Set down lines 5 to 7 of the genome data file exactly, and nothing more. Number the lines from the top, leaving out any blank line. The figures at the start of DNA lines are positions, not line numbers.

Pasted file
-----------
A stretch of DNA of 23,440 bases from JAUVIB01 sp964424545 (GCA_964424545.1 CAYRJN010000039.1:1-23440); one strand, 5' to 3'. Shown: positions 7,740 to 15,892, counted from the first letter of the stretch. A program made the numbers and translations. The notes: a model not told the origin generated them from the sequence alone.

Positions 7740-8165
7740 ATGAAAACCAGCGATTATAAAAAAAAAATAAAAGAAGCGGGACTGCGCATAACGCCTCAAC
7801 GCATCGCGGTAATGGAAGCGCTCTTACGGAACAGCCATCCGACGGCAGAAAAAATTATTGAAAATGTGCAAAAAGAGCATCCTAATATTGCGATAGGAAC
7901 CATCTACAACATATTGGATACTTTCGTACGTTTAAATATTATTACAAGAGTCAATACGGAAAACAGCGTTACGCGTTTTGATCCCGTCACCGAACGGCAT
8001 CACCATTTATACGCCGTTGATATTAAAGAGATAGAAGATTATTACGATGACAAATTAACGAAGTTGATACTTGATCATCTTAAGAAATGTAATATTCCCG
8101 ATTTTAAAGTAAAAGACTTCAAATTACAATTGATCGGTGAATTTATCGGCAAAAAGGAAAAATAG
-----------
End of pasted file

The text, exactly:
7901 CATCTACAACATATTGGATACTTTCGTACGTTTAAATATTATTACAAGAGTCAATACGGAAAACAGCGTTACGCGTTTTGATCCCGTCACCGAACGGCAT
8001 CACCATTTATACGCCGTTGATATTAAAGAGATAGAAGATTATTACGATGACAAATTAACGAAGTTGATACTTGATCATCTTAAGAAATGTAATATTCCCG
8101 ATTTTAAAGTAAAAGACTTCAAATTACAATTGATCGGTGAATTTATCGGCAAAAAGGAAAAATAG